19. Moderator

    SandboxGeneral

    Staff Member

    Joined:
    Sep 8, 2010
    Location:
    Detroit, Michigan
    #19
    I'm still using a 2nd generation AEBS and it's been rock solid since day one. Even with the new AC version that was recently released, I have no need to upgrade as of yet.
     
  20. macrumors regular

    Joined:
    Feb 4, 2011
    Location:
    Brandon, MS
    #20
    It is possible to set up some sort of wireless "mesh" using Airport Extremes, but if you are installing more than a couple in a university or business setting, you want to go with something else, such as Cisco or something else with software to manage all of the AP's. I'm starting to like Motorola, since they seem to offer better products for the money than Cisco these days. If only corporate would let us get the Motorola "keg" for the test track and car yard...
     
  21. macrumors 68030

    PinkyMacGodess

    Joined:
    Mar 7, 2007
    Location:
    Midwest America.
    #21
    Depending on the Cisco model, you might get better range, but the Airport Extreme is a solid choice in my book. I've used three in a rather bizarre house built with steel studs, and some other exotic materials, and they just work. I had a few of the Airport Express blow a capacitor, usually just out of warranty. I don't think they were meant to run 24x7x365.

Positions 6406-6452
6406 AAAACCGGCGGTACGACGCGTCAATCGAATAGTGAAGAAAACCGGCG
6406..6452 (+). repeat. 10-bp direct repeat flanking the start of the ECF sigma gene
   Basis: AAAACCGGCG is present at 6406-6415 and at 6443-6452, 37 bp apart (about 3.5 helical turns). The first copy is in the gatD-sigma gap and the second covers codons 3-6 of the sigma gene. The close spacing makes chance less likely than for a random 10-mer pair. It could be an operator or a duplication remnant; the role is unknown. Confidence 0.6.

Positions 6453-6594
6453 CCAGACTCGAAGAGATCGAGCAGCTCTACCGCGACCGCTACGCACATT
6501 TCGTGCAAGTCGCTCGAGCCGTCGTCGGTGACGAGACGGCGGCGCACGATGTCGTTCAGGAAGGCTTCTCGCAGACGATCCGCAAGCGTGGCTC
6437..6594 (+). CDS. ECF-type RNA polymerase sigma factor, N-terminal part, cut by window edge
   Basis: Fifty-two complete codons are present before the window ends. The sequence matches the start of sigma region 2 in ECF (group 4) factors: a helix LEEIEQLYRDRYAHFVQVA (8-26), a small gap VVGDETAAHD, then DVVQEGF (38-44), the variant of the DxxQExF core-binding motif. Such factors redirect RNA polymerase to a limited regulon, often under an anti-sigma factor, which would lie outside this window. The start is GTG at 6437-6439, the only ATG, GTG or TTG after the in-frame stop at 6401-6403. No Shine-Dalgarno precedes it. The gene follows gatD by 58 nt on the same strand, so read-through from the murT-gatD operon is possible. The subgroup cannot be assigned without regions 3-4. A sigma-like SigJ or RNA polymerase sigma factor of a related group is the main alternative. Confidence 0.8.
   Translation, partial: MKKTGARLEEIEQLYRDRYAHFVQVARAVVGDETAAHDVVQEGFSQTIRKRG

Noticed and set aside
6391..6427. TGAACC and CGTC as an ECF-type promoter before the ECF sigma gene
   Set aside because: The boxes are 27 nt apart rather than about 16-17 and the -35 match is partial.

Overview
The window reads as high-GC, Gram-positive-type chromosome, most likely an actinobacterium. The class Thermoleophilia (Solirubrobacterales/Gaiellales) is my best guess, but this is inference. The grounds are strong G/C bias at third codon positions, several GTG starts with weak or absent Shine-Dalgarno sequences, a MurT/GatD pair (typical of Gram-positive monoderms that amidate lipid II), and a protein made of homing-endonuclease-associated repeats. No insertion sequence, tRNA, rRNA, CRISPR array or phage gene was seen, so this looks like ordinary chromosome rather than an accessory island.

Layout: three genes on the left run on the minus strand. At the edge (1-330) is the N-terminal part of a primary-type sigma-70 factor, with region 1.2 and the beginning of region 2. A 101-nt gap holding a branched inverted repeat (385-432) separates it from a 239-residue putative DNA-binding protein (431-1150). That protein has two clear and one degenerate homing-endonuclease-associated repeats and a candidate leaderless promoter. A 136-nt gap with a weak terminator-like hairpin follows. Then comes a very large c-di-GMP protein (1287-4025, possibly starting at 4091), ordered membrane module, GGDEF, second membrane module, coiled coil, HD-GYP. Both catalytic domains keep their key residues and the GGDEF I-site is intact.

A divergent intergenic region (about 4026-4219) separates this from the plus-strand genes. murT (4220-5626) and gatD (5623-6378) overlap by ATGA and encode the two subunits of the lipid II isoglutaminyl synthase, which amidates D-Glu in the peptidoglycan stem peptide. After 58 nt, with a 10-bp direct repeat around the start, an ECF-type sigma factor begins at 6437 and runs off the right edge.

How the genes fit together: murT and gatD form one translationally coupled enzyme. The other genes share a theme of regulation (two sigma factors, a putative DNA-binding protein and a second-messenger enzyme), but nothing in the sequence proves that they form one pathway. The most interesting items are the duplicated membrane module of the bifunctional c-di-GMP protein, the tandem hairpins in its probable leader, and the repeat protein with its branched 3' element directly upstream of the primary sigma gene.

22. macrumors 65816

    designs216

    Joined:
    Oct 26, 2009
    Location:
    Down the rabbit hole
    #22
    It was better than the Linksys I had and has a friendlier UI. I did wish it had another ethernet port at first, now almost everything on my network is wireless. Nevertheless, I sold it for the cleaner setup and OTA backup capability of the Time Capsule.
     
  23. macrumors demi-god

    mmomega

    Joined:
    Dec 30, 2009
    Location:
    DFW, TX
    #23
    I definitely recommend the Airport Routers.

    At my office I have a 4th gen AEBS handling the main routing duties, connected to a 24 port gigabit switch with a 2nd AEBS on the opposite side of the office to help with the WiFi signal.

    I have all 24 ports of the gigabit switch being used as well as 6 iPad Mini's, 4 iPads, 5 iPhones, 6 WiFi Macs and my connections and speed have been just great.
    Also I have yet to do a forced restart on the router, only times I've restarted were after configuration or software updates since 2009 when I installed the AEBS's.